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CLiC Quick-Start Guide

Dr Rosalind White takes you through a quick-start guide exploring some of CLiC’s features.  If you would prefer video instructions these instructions are available in a Twitter thread. You can also find further guidance on the help tab of the CLiC Web App. The CLiC Web App (Mahlberg et al. 2020) was designed specifically for the analysis … Continue reading “CLiC Quick-Start Guide”

15 June 2022 by
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‘The Gumption I Write With’: The Chaotic Journals of (Neo)Victorian Characters

Nat Reeve is a novelist and AHRC-funded PhD candidate at Royal Holloway, University of London. Their debut novel, Nettleblack, is out June 23rd 2022 with Cipher Press, with a sequel forthcoming in 2023. Nat’s PhD project is a queer reading of Elizabeth Siddal’s art and poetry, featuring unruly Books of Hours, tree-person hybrids, sapphic musicians … Continue reading “‘The Gumption I Write With’: The Chaotic Journals of (Neo)Victorian Characters”

13 June 2022 by
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CLiC Call for Papers: Patterns and Particulars in Nineteenth-Century Prose

We invite 250-word proposals for articles between 800-1,500 words that focus on particular details or overarching patterns within the CLiC corpora. Submissions can be limited to just one author or text or cover a range of nineteenth-century texts. Previous guest posts have covered a wide variety of topics relating to the nineteenth century: from Emma Curry’s … Continue reading “CLiC Call for Papers: Patterns and Particulars in Nineteenth-Century Prose”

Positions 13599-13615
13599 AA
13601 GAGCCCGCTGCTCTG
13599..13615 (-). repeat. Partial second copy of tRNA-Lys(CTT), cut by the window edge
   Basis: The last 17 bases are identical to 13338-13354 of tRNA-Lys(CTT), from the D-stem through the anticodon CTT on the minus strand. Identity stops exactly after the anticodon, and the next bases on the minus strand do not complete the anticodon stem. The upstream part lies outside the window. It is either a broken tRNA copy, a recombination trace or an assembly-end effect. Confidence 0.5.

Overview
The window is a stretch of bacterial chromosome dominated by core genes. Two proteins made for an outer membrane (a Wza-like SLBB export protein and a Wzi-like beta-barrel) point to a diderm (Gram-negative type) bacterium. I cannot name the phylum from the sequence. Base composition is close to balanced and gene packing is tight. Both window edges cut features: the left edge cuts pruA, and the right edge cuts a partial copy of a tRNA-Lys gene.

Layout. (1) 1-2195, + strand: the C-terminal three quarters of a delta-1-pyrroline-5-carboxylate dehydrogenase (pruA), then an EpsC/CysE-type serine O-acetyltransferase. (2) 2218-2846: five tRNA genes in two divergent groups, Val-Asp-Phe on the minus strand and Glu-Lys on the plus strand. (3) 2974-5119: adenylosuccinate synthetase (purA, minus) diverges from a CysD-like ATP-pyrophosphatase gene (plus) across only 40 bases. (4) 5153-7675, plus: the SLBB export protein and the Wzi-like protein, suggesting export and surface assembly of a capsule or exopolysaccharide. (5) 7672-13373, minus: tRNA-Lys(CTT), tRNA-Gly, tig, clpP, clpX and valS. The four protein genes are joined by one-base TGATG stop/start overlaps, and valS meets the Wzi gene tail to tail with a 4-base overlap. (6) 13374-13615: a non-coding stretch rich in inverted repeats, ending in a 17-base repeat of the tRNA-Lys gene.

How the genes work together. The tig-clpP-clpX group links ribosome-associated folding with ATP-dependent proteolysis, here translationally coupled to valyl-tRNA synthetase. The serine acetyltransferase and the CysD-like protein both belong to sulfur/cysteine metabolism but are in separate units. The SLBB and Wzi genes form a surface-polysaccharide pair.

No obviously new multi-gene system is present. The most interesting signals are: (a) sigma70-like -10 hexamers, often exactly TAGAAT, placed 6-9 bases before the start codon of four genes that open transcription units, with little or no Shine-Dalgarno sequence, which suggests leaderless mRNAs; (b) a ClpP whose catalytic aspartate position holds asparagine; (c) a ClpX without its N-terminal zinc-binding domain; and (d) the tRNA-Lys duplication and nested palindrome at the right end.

12 April 2022 by
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‘I know no speck so troublesome as self’: Finding Middlemarch through Corpus Linguistics

Dr Rosalind White, (@DrRosalindWhite on Twitter) research associate at the University of Birmingham’s Centre for Corpus Research and on #FindingMiddlemarch at Royal Holloway, University of London, proposes a way into George Eliot’s Middlemarch using corpus linguistics. In this blog post, I’d like to explore how corpus linguistic tools can be used to illuminate the semantic texture of George … Continue reading “‘I know no speck so troublesome as self’: Finding Middlemarch through Corpus Linguistics”

4 April 2022 by
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CLiC Blog News

Today we have a big announcement to make. After five years as editor of the CLiC blog, Dr Viola Wiegand is handing over the reins to Dr Rosalind White. So this blog post is to say thank you, Viola, for all your brilliant work over the years. You made a massive contribution to introducing people … Continue reading “CLiC Blog News”

29 March 2022 by
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Dickens makes the impossible possible: Charles Dickens, Reporter?

In this guest post, Miriam Helmers (University College London) draws on how different digital tools and sources to examine the relationship between Dickens’s journalism and his fiction. She reports very interesting insights into the writer’s use of “a fantastic kind of descriptive language”. Charles Dickens was a reporter before he was a writer of fiction. … Continue reading “Dickens makes the impossible possible: Charles Dickens, Reporter?”

17 March 2020 by
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Finding links between the structure and themes of A Christmas Carol

A Christmas Carol is a popular text choice for students in GCSE English Literature Section B (see the AQA Lead Examiner’s Report 2017). No wonder then, that it is also one of the top texts in our CLiC 2.0 web app for which teachers request activities. In fact, two teachers have previously written guest blog … Continue reading “Finding links between the structure and themes of A Christmas Carol”

17 May 2019 by
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“Hello darkness my old friend…”. Enacting silence through punctuation in Heart of Darkness

As suggested by the famous song by Simon and Garfunkel, darkness and silence often go together in our imagination. Conrad’s novel Heart of Darkness seems to be no exception. The to-and-fro movement from linguistic description to literary appreciation and interpretation is what traditional stylistics and  modern computer stylistics have in common, along with the assumption … Continue reading ““Hello darkness my old friend…”. Enacting silence through punctuation in Heart of Darkness”

18 January 2019 by